Doll was invited to serve on the national advisory board for the Episcopal Church’s “Becoming Beloved Community” initiative and assisted with forming the grant application and reviewing grant submissions to fund nationwide racial healing programs. She was also contracted by George Washington University out of DC to be a coordinator for the North Dakota Native Tourism Alliance, for which she will co-facilitate community forums to help create tourism packages on the reservations, where a key role of NDNTA will be cultural education. She’ll also assist in more of the behind-the-scenes work, such as marketing plans, helping Native artists stabilize their business plans, and helping in the creation of the tour packages that are culturally respectful.

It’s important for outsiders to better understand these different Native cultures and learn more about them, but it is also important that such tours don’t end up gawking at tribal people living on reservations as if they were part of a human zoo. “I’m teaching cultural etiquette and what can be incorporated into these tourism packages before they even get on the rez,” Doll explains.

Doll also works with Invisible Innocence, an organization that combats human trafficking, to bring awareness through different pieces that they collaborate on with NAU.

All of Doll’s work, from the gallery to the co-op to her work as cultural educator, is connected through art and education.

“I’m trying to really push the education part before they attend any type of tour package,” see says. “I’m teaching them that they can’t make eye contact or take pictures without asking permission. It’s really just about being respectful. I’m pushing this education before they even step foot in the area, and I’m really trying to stress to them to approach this with an open heart, an open mind, and as much respect as they can muster.”

Doll feels that arts and culture are great ways to connect people, providing an ideal outlet for the education work she does.

“It brings out all sorts of feelings in people, and we share stories through it all,” she says. It’s probably the best way to form a connection with other people, especially in rural areas where one religion or ethnicity is really dominant. Having other people who can come in with a different experience and perspective just builds bridges.”

Native Artists United officially formed as a cooperative in December 2018 when it took over the gallery. Prior to that, Doll had been working with a handful of the artists—predominantly Native women—on professional development, but also teaching them about the co-op structure. She says that member recruitment has always been a little bit slow for that reason—people just weren’t familiar with the concept of a co-op and it takes a lot of education on her part for them to understand it.

“I definitely have had to chisel away at it for it to be what I wanted it to be,” she says. In the future, she’d like to have a larger dedicated space for professional development, including trainings and workshops on how to network and market, and also teach monthly classes on different Native arts techniques, both modern and traditional.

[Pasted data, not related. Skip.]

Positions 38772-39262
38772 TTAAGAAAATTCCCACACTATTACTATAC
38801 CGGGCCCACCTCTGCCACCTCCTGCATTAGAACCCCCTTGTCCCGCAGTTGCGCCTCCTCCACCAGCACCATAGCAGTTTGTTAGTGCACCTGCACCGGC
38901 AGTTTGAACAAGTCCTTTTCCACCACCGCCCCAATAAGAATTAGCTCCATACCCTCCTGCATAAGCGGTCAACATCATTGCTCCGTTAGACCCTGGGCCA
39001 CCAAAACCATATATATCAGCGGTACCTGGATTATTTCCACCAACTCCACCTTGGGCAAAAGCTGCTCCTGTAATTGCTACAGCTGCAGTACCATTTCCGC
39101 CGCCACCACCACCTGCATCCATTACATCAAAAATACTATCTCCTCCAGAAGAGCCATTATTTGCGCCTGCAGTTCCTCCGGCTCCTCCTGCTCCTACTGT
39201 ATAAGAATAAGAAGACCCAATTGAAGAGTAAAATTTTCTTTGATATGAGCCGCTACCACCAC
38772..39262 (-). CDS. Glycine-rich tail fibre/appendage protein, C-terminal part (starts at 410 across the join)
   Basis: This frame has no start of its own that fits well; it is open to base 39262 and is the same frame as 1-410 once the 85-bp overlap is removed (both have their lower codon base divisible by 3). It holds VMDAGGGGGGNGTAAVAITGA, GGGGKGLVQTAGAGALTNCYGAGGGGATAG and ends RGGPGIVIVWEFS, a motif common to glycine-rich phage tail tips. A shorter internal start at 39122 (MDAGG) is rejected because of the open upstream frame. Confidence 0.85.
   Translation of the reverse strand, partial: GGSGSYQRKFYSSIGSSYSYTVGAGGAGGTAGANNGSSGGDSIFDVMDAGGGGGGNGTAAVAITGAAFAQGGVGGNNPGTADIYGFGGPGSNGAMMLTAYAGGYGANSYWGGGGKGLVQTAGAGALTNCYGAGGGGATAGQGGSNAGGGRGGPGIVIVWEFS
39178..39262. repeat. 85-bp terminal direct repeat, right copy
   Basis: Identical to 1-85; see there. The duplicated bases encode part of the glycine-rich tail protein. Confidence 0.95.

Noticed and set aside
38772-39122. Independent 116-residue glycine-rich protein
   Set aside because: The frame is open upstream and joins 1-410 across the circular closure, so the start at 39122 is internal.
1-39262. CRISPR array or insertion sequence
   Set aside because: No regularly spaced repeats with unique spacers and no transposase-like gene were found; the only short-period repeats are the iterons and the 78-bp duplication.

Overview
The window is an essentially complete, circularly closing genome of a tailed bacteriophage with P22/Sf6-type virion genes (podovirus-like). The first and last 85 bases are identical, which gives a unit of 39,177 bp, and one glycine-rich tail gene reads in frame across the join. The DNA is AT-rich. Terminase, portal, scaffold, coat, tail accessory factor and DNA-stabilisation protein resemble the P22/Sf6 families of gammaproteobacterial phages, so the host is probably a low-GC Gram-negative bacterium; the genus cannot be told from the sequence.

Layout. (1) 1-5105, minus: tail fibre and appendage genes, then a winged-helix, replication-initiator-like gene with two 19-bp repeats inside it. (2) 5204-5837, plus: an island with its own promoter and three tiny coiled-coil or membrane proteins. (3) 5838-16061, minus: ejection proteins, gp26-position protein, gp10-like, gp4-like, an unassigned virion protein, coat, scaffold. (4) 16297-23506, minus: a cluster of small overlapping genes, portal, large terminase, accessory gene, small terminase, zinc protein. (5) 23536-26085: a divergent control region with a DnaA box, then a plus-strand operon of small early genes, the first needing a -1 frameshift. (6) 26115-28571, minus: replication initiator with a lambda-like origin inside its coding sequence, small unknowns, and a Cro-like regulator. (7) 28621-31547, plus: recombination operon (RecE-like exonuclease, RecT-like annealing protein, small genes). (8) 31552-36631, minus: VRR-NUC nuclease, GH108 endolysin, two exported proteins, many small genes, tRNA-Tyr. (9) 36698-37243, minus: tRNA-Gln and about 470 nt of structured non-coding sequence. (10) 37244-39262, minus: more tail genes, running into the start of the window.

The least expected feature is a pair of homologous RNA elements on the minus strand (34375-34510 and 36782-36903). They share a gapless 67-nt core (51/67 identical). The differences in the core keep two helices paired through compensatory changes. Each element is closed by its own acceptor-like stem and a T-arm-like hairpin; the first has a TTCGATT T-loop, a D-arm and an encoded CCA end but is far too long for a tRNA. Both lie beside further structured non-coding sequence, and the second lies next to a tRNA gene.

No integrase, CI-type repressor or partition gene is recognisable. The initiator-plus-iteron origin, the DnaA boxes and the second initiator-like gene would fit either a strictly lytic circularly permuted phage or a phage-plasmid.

“Having a space to have all of that as well as my storefront would be perfect to have recognition statewide or beyond [North Dakota],” she says. “Just to have that reputation that I really want to help the community, both Native and non-Native. Growing up in Mandan there was really nothing for Natives, youths or adults, and it just made me sad. I really want to create something that I didn’t have growing up for futures generations to enjoy and experience, and have that connection again.”

Doll will present at the Rural Arts and Culture Summit at a breakout session called “Fighting for Visibility: Cultural Sensitivity Using the Language of Art,” which is about Native artists increasing value and awareness around their work, and how all of that ties back into traditional Native values.

“That’s where I pull a lot of inspiration from.”

All photos provided by Holly Doll/Native Artists United.


(1) How do you like to collaborate?
I feel like with each person I collaborate differently. It’s more about how whoever I collaborate with, whether that’s one single artist or an organization—whatever feels comfortable for both of us. Some people are at a really large level of collaboration; I just want to go with what’s easiest for the other party and most beneficial for both of us.

(2) How do you a start a project?
Community feedback. Because I have the store, I get a lot of local people coming in and out and they always tell me, “I’d love to see you do this or that,” and if I hear it enough then I say, “Okay, this is something I need to do.” Or a lot of times I’ll see a need, that there’s a gap there—going back to seeing a cultural gap that needs to be filled.

(3) How do you talk about your value?
My vision statement for my organization is “to create a nation where Native art and culture is valued.” I really want the value that I’m bringing to the table to be getting people to value us.

(4) How do you define success?
I feel it when people thank me for anything I do for them, whether it’s on a small or large level. When they thank me and say, “I’m really proud of you,” I really like hearing that from my people. My mom will go around explaining what I do to other Natives and they’ll say, “I’m really proud of you.” That chokes me up sometimes.

(5) How do you fund your work?
My gallery brings in a small profit. I do charge a small fee for classes, and I charge a fee for speaking somewhere. My artists take special orders so money gets charged there—because it’s a co-op we have to maintain sustainability, so I do take five percent of profits for any event I pay for the artists to attend, and that goes back into the co-op’s fund for beads or potential events in future. I also have a fiscal sponsor who helps me get grants.